By Dani Moritz-Long
In most fields today, a transcript of course work and even a degree doesn’t suffice as sufficient experience to gain even an entry-level job. This is especially true in STEM fields.
“Work in STEM disciplines often involves highly technical, hands-on skills,” explained Laura Sessions, professor, chemistry. “Employers in STEM fields look for students with real laboratory or field experience to show mastery of these skills. So, our students must have the opportunity to learn by doing.”
To ensure students are able to do just that, Laura collaborated with Valencia colleagues to bridge the gap between theoretical knowledge and practical experience.
Through the Lockheed Martin Endowed Chair in Science, Laura developed a guided laboratory program designed to prepare Valencia’s STEM students with the skills and mindset required for scientific work.
By hosting students as interns and assistants in her lab, assigning students challenging research projects and exposing students to scientific conferences and local scientific organizations, such as the Florida Hospital Translational Research Institute, Laura is able to provide the kinds of experiences essential to professional development.
“Not only did I learn concepts in chemistry, but I learned things about myself that I did not know,” one student explained after completing Laura’s program. “You [Laura] have, let’s say, set a path on what I need to do to have a successful future.”
Another student commented, “I have learned to follow directions the way it is given. I have seen people use the tools improperly, which can ruin results. I like to be sure to use tools correctly as it helps decrease error. I think it will help in the industry because the results can be more accurate.”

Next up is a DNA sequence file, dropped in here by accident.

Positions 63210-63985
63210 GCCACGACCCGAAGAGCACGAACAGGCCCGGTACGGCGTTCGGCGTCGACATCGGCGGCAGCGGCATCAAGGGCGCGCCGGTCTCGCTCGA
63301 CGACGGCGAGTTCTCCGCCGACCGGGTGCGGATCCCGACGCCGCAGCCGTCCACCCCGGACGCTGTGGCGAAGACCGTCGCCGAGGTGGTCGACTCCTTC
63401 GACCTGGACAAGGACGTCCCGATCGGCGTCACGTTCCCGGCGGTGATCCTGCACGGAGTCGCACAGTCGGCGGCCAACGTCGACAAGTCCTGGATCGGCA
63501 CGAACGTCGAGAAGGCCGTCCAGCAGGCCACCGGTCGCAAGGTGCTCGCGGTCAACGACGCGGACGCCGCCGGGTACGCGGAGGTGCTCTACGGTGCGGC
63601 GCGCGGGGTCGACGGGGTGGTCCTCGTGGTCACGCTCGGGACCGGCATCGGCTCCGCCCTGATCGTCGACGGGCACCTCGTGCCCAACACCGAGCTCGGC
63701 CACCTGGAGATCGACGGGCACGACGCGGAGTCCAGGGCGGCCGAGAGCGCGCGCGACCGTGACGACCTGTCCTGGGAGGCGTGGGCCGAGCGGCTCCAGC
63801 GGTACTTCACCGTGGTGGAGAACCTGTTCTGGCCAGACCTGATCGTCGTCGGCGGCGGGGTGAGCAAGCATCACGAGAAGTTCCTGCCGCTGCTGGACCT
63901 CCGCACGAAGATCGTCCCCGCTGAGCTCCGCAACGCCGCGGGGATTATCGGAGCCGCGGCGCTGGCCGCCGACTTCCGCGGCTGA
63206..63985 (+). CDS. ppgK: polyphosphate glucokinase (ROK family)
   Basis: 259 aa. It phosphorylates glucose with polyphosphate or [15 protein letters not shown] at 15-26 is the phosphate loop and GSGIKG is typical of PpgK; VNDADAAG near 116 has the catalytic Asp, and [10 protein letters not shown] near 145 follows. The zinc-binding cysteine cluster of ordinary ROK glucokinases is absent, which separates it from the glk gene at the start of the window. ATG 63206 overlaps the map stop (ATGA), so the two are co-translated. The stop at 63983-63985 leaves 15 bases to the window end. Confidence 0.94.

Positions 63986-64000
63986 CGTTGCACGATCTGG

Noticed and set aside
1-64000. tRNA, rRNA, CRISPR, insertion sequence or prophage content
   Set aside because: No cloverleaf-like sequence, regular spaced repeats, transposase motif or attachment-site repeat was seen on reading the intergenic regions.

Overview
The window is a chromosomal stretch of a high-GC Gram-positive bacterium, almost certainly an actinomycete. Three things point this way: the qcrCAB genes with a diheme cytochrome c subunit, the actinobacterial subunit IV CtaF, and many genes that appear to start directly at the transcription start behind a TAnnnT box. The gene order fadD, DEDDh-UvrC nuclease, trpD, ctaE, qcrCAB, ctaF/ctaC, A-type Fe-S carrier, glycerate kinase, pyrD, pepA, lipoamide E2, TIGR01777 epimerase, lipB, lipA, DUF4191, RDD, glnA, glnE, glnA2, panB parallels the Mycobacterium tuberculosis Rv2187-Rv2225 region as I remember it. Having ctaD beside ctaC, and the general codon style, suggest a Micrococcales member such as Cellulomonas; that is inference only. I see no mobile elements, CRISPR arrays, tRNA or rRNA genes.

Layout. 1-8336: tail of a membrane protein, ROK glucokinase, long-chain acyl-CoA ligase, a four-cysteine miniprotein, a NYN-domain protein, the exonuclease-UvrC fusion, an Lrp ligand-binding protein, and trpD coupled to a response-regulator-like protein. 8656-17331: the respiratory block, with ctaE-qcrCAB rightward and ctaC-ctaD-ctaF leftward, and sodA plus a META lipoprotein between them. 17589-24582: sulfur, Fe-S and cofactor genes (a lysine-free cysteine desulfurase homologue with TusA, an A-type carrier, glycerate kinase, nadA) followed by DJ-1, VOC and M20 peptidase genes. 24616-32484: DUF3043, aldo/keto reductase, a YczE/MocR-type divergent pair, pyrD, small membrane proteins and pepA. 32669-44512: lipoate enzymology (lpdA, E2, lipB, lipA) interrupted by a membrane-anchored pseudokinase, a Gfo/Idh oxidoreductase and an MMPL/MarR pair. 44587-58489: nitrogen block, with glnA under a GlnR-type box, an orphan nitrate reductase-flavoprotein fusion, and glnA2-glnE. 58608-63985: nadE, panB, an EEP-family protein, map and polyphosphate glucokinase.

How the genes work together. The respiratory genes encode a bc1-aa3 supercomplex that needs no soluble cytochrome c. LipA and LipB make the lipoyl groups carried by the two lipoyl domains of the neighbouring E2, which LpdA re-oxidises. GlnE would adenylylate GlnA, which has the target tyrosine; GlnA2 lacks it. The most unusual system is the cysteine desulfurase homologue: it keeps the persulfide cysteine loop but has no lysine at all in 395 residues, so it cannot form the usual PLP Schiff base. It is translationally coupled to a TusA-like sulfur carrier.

The experiences have also led to students being placed in internships with organizations such as the Sanford Burnham Prebys Medical Discovery Institute, the University of Florida and the University of Central Florida.
For Laura, the successful placement of her students indicated success and highlighted the need for continued student opportunities.
“We need to expand undergraduate research opportunities for our students since these are what employers, graduate and professional schools require,” she said. “Giving students the opportunity to investigate authentic research questions, practicing science in a small group and helping these students to transition beyond the community college are listed as best practices for science education at community colleges by the Council on Undergraduate Research. The Lockheed Martin Endowed Chair in Science provided the opportunity for the creation of this framework so that students could practice scientific skills and techniques on a deeper level than traditional coursework allows.”
Laura looks forward to continuing to develop and refine student opportunities and is grateful for the opportunity to do so.